Fires in Australia, and one small way to help

Via Sherwood Smith, I’ve learned that Australian author Gillian Polack has been evacuated due to the fires.

What can you do to help? Gillian says this:

“What you can do that takes no money at all is suggest to people that they buy things i.e. keep income going even as the world falls to pieces. I counted ten Australian spec fic writers and artists affected by this yesterday and it’s about 100 people, so buying books or art from people who live in or near bushfire zones would help. Find your favourite writers (or writers who have lost everything — Mirren Hogan and Sulari Gentill are the ones on this list so far — Sulari Gentill is a particularly good writer and she is from Batlow — the whole town was wiped out yesterday by a 150 km front of fire).

“Suggesting that people buy books or art gives Australian creators income to come home to and a way of getting financially through a period when (to use local dialect, so this does not mean what it means in the US) bugger all can be done, workwise. Reading our books, finding favourite works on etsy, checking out publishers (IFWG, Shooting Star, and Twelfth Planet Press are the three small publishers whose writers are most affected so far) is a way of bringing money into an economy that is suddenly wrecked and a way of keeping friends of friends able to buy food. (I’ve been thinking about this a lot — community is what’s getting Australia through every day, so community from the rest of the world will help the good end of the impossible).”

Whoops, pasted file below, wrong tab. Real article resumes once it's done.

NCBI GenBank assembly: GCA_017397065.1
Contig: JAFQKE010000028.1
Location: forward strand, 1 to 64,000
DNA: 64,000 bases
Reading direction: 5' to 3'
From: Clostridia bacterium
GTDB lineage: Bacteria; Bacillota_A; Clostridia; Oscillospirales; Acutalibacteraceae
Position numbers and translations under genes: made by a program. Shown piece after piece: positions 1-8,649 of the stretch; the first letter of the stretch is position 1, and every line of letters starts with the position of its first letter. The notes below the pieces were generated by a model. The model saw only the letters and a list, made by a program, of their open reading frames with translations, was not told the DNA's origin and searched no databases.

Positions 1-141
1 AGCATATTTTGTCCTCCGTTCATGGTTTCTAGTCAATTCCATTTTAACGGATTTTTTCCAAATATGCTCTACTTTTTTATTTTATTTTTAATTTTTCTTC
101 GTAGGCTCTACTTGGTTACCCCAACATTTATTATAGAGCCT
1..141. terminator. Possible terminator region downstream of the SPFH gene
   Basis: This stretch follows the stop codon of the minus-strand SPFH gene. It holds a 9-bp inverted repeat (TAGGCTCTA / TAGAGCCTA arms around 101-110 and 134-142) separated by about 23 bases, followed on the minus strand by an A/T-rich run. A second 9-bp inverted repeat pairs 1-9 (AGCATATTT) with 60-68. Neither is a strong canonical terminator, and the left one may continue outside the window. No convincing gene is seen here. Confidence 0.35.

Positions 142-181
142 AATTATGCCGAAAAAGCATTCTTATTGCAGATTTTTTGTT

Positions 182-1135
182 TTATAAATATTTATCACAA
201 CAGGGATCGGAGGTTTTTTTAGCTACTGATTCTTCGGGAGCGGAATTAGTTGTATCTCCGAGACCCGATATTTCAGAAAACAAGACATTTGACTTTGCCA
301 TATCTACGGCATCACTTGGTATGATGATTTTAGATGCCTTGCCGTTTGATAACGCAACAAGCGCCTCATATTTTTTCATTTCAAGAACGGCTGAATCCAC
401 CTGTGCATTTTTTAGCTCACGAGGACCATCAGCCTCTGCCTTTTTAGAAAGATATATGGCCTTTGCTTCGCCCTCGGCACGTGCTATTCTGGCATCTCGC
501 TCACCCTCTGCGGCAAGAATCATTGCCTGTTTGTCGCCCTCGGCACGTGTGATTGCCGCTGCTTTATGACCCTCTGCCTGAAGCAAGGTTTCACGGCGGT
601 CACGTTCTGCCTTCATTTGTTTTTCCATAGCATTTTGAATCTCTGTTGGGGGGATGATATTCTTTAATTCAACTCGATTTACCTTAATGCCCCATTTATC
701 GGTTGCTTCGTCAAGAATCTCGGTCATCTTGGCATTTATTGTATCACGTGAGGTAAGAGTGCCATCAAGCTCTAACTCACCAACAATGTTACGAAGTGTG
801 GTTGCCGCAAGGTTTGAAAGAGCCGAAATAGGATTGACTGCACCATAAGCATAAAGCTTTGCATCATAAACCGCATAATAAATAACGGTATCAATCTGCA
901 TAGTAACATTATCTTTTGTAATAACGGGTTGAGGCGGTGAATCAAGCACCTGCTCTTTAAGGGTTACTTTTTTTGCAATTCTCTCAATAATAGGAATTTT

As encouragement, here’s my Goodreads review of her book Lang[dot]doc 1305:

Langue[dot]doc 1305Langue[dot]doc 1305 by Gillian Polack

My rating: 4 of 5 stars

It’s a simple plan: A university team will travel back in time to 1305 France, hide out in a cave, take scientific measurements of the environment and ecology for nine months, then come back. The members will avoid contact with natives and make no changes in the course of history.

What could go wrong?

Even if the team had boasted of the discipline and leadership of a NASA project, a lot could have gone wrong. Instead, the team is made up of bickering and contrarian academics with an active disdain for history and the lone historian on the team.

Meanwhile, the local townsfolk have noticed the strange people living “under the hill” and can’t decide if they’re fairies, demons, or simply bothersome and probably dangerous.

As the months go on, everyone gets too frustrated in one way or another, and things go very wrong.

The book offers quiet humor, a deep understanding of academia and the Middle Ages, and characters to remember.

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